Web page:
(Note: the presentation was created using VoiceThread. Use the recording tools on each slide to record comments and questions for the author.)
Signed into law in 2002, the Technology, Education, And Copyright Harmonization Act is the commonplace name for a set of rewrites to §110(2) and §112(f) of Chaper 1 of the U.S. Copyright Act. The TEACH Act itself is therefore not a standalone piece of law; rather, the Act is responsible for creating essentially new versions of existing sections.
This web page presents some introductory information about the TEACH Act, but the best way to understand how it works in the real world is by looking at specific instructional scenarios. Visit the TEACH Act scenarios page for learn more about how the law can and cannot be applied to various instructional situations.
At its core the TEACH Act updates the Copyright Act to recognize the profound changes and enhancements to distance education that have taken place with the rise of personal computing and the Internet and to address copyright in those contexts. As such, one of the results of the TEACH Act is the creation of a rough parallel in §110(2) to the "face-to-face exemption" that is commonly understood to exist in §110(1) and which allows for almost unlimited uses of any copyrighted materials as part of direct instruction in a live classroom.
While not as broad and flexible as the face-to-face exemption, the new language in §110(2) nevertheless does put forth categories of use of copyrighted materials that do not first require permission or a license. Moreover, unlike the Fair Use statute, the definitions and requirements contained in the TEACH Act often allow for fairly obvious interpretation regarding which uses are not infringements under the Act.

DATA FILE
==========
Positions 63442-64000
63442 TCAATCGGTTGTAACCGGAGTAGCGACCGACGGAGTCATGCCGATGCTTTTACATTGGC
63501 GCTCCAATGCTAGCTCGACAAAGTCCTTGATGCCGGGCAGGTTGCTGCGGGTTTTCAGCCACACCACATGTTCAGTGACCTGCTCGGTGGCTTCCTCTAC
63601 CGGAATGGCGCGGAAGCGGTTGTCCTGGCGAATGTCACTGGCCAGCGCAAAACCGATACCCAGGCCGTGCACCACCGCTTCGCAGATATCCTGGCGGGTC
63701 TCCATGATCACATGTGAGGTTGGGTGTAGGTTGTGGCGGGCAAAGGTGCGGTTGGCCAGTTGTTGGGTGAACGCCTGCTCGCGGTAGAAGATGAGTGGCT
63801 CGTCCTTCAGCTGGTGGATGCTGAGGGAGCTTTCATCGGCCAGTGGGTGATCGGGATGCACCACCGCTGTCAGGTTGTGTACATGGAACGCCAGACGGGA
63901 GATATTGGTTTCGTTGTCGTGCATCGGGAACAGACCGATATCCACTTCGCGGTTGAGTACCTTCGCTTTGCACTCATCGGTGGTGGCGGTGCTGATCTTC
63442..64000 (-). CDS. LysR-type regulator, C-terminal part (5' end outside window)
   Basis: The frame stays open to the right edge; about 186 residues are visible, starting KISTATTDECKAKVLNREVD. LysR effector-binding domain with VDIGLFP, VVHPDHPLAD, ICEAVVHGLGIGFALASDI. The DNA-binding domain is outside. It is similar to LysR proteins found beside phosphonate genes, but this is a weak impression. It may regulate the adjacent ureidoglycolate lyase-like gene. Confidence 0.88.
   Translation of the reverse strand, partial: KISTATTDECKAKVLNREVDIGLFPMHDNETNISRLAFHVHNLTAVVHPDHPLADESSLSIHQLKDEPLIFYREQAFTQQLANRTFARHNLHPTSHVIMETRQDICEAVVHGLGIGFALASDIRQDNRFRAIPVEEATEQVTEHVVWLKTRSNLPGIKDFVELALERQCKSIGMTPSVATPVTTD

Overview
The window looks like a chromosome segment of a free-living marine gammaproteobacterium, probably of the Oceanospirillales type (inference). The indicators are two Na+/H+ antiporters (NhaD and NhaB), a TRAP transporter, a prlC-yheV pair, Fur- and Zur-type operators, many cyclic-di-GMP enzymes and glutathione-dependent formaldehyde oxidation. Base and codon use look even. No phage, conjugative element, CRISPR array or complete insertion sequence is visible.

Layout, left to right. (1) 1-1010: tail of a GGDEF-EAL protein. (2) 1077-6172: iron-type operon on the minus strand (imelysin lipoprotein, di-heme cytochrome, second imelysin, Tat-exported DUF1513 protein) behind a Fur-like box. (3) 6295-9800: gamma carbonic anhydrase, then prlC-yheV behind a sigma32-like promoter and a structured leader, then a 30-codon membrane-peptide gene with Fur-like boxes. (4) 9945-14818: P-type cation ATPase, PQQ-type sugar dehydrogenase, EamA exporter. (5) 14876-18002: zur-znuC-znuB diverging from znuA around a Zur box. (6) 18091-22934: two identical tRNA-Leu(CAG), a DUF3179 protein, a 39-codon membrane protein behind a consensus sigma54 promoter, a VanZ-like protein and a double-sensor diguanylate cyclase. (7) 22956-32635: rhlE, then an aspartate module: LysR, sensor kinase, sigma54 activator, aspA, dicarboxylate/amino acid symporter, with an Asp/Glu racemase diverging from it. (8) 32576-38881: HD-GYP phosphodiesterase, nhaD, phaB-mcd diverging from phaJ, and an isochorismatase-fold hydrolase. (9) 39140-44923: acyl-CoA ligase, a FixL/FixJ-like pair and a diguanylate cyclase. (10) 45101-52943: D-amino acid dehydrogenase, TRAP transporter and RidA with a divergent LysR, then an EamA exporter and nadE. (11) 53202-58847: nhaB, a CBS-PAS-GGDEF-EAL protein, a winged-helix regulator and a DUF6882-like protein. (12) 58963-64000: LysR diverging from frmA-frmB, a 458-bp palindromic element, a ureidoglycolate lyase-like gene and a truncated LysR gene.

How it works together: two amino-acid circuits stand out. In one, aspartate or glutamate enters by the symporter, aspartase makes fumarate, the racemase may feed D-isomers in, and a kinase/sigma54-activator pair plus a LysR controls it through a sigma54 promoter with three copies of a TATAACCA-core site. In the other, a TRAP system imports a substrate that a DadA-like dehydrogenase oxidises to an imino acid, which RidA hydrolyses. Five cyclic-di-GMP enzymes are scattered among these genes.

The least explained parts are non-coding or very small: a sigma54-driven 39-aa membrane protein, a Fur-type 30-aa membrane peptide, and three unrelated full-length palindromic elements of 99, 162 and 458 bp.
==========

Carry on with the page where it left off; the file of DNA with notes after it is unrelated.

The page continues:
The New §110(2): Two Broad Exemptions
In summary, according to the TEACH Act, the following uses of copyrighted material, without prior permission or license and subject to the requirements outlined below, are exemptions and not infringements of copyright:
- the performance of a nondramatic literary or musical work or reasonable and limited portions of any other work
– or –
- the display of a work in an amount comparable to that which is typically displayed in the course of a live classroom session
Notes about terminology and content type:
- Neither "dramatic" or "nondramatic" are defined by the TEACH Act.
- "Nondramatic literary works" are defined elsewhere as things like recitations of poems or unstaged recitations from plays.
- Generally, dramatic works have narrative and use dialog and action
- "Musical work" refers here to audio-only recordings of instrumental music, pop/rock songs, opera arias, ballet scores, etc.
- "Reasonable and limited" is also not defined in the Act. The 1976 Senate report on the Copyright Act summarizes this concept as:
- Amount should only be enough to meet education objectives set forth by the instructor
- Should not exceed what would be performed face-to-face
- Should be less than the entire work
- Performance should not substitute for commercial purchase of the work
- "Any other work" also not defined in the Act, but:
- Audiovisual works fall into the performance exemption
- All films, regardless of topic or genre, and music videos are part of this
- Staged performances such as opera, musical theatre, ballet, drama are part of this category
- Audiovisual works fall into the performance exemption